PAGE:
and remember that A(0,1,0) = (1,1,0) - A(1,0,0) = (1,1,0) - (1/2,1/2,0) = (1/2,1/2,0) <---second column of A!

    so:

    A = \begin{bmatrix} \frac{1}{2}&\frac{1}{2}&0\\ \frac{1}{2}&\frac{1}{2}&0\\0&0&1 \end{bmatrix}

    does this work?

    well, clearly ranK(A) = 2. and just as clearly:

    A(x,y,z) = (x/2+y/2,x/2+y/2,z), which is in U, since x/2+y/2 = x/2+y/2, so im(A) is a 2-dimensional subspace of U, so must BE U.

    A is a symmetric matrix (A = AT).

    finally A2 =

    \begin{bmatrix} \frac{1}{2}&\frac{1}{2}&0\\ \frac{1}{2}&\frac{1}{2}&0\\0&0&1 \end{bmatrix} \begin{bmatrix} \frac{1}{2}&\frac{1}{2}&0\\ \frac{1}{2}&\frac{1}{2}&0\\0&0&1 \end{bmatrix} = \begin{bmatrix} \frac{1}{2}&\frac{1}{2}&0\\ \frac{1}{2}&\frac{1}{2}&0\\0&0&1 \end{bmatrix} = A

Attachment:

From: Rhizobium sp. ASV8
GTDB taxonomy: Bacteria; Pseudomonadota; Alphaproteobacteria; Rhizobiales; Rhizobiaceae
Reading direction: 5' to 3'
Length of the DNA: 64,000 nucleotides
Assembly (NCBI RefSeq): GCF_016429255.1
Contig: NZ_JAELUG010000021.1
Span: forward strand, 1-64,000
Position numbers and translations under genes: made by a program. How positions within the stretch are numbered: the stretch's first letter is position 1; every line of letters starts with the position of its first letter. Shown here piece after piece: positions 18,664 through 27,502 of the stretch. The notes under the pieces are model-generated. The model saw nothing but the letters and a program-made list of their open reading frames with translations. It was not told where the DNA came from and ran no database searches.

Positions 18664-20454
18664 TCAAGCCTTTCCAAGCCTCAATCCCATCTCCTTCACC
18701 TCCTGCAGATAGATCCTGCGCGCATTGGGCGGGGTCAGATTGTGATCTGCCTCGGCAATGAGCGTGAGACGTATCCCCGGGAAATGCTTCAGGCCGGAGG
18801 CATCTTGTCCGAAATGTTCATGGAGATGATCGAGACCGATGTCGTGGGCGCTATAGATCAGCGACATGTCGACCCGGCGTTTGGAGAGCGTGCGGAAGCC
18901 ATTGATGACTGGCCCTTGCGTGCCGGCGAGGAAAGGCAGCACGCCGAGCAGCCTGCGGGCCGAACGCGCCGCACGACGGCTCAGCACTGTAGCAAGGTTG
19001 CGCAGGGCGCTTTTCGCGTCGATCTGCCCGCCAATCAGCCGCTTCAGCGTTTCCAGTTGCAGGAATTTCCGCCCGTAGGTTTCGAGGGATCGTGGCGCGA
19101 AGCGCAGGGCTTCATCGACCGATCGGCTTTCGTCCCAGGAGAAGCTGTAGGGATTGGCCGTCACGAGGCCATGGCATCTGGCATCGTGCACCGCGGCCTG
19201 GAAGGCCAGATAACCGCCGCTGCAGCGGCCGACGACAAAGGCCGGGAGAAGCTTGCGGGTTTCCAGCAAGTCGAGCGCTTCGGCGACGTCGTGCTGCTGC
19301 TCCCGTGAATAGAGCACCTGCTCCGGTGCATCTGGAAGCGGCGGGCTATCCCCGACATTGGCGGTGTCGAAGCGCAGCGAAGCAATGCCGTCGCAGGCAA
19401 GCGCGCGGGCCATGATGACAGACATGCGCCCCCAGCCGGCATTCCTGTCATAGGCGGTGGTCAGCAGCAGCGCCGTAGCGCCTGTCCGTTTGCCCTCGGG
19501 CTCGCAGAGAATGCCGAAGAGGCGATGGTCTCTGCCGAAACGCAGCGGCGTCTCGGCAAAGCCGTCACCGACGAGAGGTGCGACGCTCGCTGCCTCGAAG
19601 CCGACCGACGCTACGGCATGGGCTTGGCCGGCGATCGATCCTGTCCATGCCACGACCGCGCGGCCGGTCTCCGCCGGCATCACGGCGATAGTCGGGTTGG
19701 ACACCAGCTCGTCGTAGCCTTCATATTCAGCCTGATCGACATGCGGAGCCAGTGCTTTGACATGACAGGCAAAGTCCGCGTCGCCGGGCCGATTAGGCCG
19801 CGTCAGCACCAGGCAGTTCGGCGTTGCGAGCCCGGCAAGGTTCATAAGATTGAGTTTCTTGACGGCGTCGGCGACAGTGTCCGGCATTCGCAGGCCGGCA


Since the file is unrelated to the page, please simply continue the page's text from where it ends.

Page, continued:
so A is a projection.

    ok, so we found A. now let's find some eigenvalues.

    \begin{vmatrix} \frac{1}{2}-\lambda&\frac{1}{2}&0\\ \frac{1}{2}&\frac{1}{2}-\lambda&0\\0&0&1-\lambda \end{vmatrix} = (\dfrac{1}{2}-\lambda)^2(1-\lambda) - \dfrac{1}{4}(1-\lambda)

    = (1 - \lambda)(\frac{1}{4} - \lambda + \lambda^2 - \frac{1}{4}) = (1 - \lambda)^2(-\lambda)

    so the eigenvalues of A are 0 and 1. what does this mean?

    well suppose v is an eigenvector belonging to 0. this means that Av = 0v = 0, that is, v is in the nullspace of A, which as we saw are precisely the vectors perpendicular to U.

    on the other hand, suppose v is an eigenvector belonging to 1. this means that Av = 1v = v, that is, v is in U.

    EDIT: there is an easier way to find the eigenvalues, by the way: